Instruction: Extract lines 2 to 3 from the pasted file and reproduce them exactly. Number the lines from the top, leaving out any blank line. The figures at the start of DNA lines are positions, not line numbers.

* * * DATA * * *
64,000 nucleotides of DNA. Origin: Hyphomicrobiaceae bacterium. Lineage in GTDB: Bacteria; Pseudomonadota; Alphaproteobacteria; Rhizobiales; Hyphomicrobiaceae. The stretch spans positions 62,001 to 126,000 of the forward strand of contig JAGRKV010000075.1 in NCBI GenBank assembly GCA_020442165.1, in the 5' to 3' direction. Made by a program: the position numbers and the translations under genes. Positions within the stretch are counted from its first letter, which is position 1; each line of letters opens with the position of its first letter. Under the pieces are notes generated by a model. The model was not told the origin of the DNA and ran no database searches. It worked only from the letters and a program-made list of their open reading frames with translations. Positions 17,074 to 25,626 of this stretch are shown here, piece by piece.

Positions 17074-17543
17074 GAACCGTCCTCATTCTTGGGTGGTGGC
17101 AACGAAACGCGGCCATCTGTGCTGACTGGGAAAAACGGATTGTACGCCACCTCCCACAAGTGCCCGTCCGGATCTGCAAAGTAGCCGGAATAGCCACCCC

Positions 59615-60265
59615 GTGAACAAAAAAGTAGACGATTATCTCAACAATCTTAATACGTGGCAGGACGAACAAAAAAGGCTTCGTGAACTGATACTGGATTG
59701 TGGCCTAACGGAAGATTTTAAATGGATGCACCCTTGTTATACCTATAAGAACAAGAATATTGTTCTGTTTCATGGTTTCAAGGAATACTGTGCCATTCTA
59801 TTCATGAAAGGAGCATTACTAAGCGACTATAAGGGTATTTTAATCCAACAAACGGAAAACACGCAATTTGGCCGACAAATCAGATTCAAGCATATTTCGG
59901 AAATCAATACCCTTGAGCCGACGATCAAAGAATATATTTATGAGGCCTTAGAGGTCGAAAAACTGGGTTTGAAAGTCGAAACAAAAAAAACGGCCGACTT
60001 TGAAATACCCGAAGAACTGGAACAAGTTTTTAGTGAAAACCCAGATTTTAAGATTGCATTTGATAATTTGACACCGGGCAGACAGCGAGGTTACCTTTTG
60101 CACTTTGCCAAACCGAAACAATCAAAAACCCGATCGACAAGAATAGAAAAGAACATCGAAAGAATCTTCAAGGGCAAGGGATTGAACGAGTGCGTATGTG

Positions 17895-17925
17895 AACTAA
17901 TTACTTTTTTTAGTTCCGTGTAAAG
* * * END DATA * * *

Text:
Positions 17074-17543
17074 GAACCGTCCTCATTCTTGGGTGGTGGC